Tonight, Arena Dances presents the grand finale of their 20th anniversary year at the Fitzgerald Theater with a new work, Anthem. The piece is a duet danced by artistic director Mathew Janczewski and former company member Amy Behm Thomson. The evening will also include two older pieces that illustrate Janczewski's sensuous and emotionally gripping movement.
Janczewski feels that the show is a culmination of everything he's built up in the two decades of Arena Dances. "It truly is a returning to my heart and soul; of beautiful movement with music," he says.
Janczewski began creating work at 16 in high school musicals. In college, he was already dancing professionally. After graduating, he started up his company. At that time, he had been diagnosed with HIV, which he thought was a life sentence. "I thought, 'If I'm going to die, what can I do?'" he says.
Janczewski chose to do a one-night-only performance at the Fitzgerald in part as a way to harken back to Arena Dances' original performance 20 years ago at the McKnight Theater in downtown St. Paul. The Fitzgerald has an even bigger auditorium, so Janczewski has been pushing himself to get the word out on social media about the show.
"My whole thing was to return back and take that risk again," he says.
Tonight's show also marks the reunion of Janczewski with his longtime collaborator Amy Behm-Thomson, who moved to Virginia four and a half years ago.
Behm Thomson and Janczewski both studied dance at the University of Minnesota. Janczewski graduated right before Behm Thomson started, but when he saw her in a school production, he asked her to step in for an injured Arena performer.
"I was so excited to do it because I had seen his work and I was drawn to his movement," Behm Thomson says.
They then continued to work together, performing a number of duets over the years. Behm Thomson would also help Janczewski as he created works for the larger ensemble. "He and I would go into the studio to generate material before he would work with the full company," she says. "A lot of the material that we derived came from his body, from my body, from me watching his body move, and then I would echo his movement."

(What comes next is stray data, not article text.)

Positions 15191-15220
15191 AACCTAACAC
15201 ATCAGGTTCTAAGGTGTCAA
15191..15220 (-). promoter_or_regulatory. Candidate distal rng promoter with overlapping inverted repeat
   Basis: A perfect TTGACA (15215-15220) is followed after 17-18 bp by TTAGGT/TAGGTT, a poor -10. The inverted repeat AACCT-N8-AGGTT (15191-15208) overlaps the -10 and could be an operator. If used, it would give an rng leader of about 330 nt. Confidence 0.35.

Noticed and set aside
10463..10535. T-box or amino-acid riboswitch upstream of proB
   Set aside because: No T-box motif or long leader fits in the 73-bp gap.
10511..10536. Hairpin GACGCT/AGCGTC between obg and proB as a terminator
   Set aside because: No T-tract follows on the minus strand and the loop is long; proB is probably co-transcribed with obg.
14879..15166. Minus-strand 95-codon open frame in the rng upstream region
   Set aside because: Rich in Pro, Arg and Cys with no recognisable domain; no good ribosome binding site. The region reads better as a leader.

When Behm Thomson's husband got a job at the College of William and Mary, their family moved to Virginia. "We were ready for a shift," she says. "I don't know if I was necessarily ready for that big of a shift, but I also had two children who were very young, and I'd been struggling with finding my place within the dance community."
Moving provided her with an opportunity of stepping away things for a while.
Though it's been over four years since Behm Thomson has danced professionally, getting back into it for the new duet with Janczewski hasn't been a shock to her body. She's been teaching and practicing yoga. "I think within my yoga practice it's an every day thing for me, and I just found this new source of strength," she says. "I feel very rooted and grounded. And part of that for me is about letting go. And with that letting go I feel like I've grown immensely."
The new work, "Duet at Home‚" was mostly rehearsed in Virginia, and is about their friendship. "It's a beautiful piece," Behm Thomson says. "I guess part of it is this journey that Mathew and I have had together for so many years, and that our friendship always moved far beyond the studio."
Coming back into the studio with him has been better than ever. "He has such an incredible vocabulary of movement that we just took phrases and played with them and broke them up. We're both older. We have this history within our bodies and the duet represents that. Our past, our present, and perhaps our future."
For Janczewski, Behm Thomson has always been a rock, and a kind of cheerleader. "She sends me watercolors randomly in the mail" he says. "Her belief in me is so strong. It's so encouraging."
IF YOU GO:
7:30 p.m. Friday
10 E. Exchange St., St. Paul